Recently, I was a guest on the They’ll be Fine podcast, a fabulous podcast for those interested in gifted education done by the North Carolina Association for the Gifted and Talented.
The super cool and sparkly Stephanie Higgs, better known on the ‘Gram as her alter ego, Little Miss Gifted, shared an exerpt from it on her stories. I messaged her, and we began a conversation about the Low-Key Spelling Bee she had organized.
I had to share this with you, so I asked her to guest post an article here to share all the details with you. Will it single-handedly cure nervousness in kids? Nope.
Will it help? I think so. I truly think so.
So read on to find out how an age-old school activity just may be a key to solving a new-age problem.
The Low-Key Spelling Bee
by Stephanie Higgs, Little Miss Gifted
In the They’ll be Fine podcast, Lisa suggests that the rise in the non-professional diagnosis of anxiety in gifted kids may be attributed to the death of the spelling bee.
She points out that we no longer provide as many opportunities for kids (and teachers!) to feel nervous and live in the discomfort of that sensation for a bit.
Lisa reminded listeners that it is important to let kids and teachers be placed in uncomfortable situations where they are not an expert or a professional to better learn to navigate that space of discomfort.
Recently, our school was looking for new ways to celebrate academic achievement in our students. We have several exciting math competitions and programs, and we wanted to include more ways to recognize students with literacy strengths.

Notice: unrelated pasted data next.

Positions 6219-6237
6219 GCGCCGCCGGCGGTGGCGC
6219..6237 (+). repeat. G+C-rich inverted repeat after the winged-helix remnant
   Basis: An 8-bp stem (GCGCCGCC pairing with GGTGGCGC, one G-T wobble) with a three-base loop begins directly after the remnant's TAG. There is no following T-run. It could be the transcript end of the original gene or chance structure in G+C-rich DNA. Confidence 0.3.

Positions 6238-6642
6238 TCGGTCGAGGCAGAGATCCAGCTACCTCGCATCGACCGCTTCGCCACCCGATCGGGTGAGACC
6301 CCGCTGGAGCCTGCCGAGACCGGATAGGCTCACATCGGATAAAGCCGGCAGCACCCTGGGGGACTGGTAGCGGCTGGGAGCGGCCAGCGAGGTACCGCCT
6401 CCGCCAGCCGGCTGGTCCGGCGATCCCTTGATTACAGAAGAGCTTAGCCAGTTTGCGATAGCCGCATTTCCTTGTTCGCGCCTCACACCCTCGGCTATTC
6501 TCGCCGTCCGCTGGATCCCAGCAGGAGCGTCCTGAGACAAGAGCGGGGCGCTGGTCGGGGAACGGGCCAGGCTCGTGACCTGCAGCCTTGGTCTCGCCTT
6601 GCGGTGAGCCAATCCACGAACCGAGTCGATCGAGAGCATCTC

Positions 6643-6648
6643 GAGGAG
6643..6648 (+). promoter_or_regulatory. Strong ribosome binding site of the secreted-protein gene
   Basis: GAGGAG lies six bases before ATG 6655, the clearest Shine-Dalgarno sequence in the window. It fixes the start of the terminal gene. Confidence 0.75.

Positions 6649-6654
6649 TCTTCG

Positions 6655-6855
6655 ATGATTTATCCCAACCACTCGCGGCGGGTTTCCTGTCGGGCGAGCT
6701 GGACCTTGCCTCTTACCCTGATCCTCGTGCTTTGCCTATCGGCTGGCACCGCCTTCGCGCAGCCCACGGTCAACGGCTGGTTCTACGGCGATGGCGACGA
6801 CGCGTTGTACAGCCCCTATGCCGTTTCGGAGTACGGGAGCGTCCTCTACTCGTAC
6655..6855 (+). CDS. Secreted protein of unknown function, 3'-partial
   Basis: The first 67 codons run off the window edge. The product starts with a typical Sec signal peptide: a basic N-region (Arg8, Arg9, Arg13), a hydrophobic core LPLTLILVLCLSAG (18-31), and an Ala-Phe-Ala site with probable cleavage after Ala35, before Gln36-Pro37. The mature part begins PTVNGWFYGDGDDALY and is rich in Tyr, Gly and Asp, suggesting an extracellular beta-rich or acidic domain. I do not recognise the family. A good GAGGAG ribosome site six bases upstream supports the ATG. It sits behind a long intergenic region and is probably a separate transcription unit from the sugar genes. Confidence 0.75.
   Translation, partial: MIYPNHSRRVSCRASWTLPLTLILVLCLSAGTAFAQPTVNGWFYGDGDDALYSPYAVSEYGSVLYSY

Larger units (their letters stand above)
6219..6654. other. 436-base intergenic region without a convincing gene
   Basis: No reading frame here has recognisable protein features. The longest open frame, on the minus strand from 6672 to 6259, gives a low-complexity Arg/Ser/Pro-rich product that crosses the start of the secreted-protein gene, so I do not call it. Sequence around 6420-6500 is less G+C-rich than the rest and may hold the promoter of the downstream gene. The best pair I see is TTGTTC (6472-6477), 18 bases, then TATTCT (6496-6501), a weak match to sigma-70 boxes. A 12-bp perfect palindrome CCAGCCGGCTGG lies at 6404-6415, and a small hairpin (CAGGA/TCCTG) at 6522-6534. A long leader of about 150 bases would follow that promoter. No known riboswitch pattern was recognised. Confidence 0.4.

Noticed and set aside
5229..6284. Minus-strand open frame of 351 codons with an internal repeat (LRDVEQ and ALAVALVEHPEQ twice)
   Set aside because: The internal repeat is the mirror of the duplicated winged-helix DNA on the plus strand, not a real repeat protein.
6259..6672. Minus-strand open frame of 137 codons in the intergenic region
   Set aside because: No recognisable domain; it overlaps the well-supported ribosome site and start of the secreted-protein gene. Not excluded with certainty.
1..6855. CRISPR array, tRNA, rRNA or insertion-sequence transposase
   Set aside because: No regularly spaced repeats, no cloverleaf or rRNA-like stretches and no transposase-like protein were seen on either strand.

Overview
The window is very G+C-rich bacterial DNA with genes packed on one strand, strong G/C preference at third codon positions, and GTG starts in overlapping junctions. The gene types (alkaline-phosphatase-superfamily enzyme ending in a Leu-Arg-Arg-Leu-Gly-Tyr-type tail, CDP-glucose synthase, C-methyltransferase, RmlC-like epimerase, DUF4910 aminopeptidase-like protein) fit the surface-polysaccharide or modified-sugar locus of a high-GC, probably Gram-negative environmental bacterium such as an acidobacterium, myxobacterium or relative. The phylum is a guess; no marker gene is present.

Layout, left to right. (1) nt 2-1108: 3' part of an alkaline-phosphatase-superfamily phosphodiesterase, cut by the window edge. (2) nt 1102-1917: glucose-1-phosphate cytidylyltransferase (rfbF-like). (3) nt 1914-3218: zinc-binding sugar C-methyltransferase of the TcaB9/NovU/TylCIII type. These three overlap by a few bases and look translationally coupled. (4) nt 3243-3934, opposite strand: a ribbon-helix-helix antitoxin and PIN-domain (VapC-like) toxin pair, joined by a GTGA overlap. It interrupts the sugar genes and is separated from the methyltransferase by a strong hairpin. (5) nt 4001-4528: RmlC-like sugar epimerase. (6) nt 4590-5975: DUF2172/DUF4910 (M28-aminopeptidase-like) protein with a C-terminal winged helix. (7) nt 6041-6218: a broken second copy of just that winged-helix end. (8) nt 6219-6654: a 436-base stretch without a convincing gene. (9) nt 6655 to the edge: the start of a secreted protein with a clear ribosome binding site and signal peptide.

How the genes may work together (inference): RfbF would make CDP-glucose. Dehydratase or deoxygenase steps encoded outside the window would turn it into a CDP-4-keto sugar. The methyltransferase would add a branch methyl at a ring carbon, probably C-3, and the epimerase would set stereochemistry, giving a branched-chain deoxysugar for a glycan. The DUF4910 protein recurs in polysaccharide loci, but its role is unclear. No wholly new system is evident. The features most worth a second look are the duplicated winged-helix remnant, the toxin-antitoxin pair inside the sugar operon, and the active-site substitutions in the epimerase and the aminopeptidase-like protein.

As a teacher leader, gifted educator, and differentiation coach, I invented and implemented the inaugural “Low Key Spelling Bee” this year and piloted it in three grade levels: 1st, 2nd, and 5th, based on teacher interest.
While we recognized that certain aspects of a class spelling bee might be stressful for some students, we determined that the benefits far outweighed the cost.
How We Kept the Spelling Bee Low-Key
Here were five ways we kept this low key for our teachers, students, and their families.
- Hype students ahead of time, but consider leaving participation as optional, especially the first time! Grade levels were able to choose to participate, and then the students in each class were able to participate as a “Super Speller” or as a member of the “Awesome Audience” who cheered on their classmates. Students who opted to be members of the Awesome Audience this year are already asking when they will have another opportunity to compete next year! Rather than forcing their participation, letting them observe the contagious excitement has them clambering for a spot when we host this again
- No prep! Super Spellers don’t need to practice ahead of time, they just show up. Keep it low stakes, low pressure.
- The winner from each class went on to compete in a grade level championship, but that’s where the fun ended.
- We invited a VIP announcer for the grade level championships, and it was our mayor! He made this feel extra special and important.
- We invited the school counselor to attend the grade level championships to support any students who might experience big emotions after suffering a loss in the championship level.
Reaction to the Low-Key Spelling Bee
Feedback from parents, students, teachers, and administrators was incredible!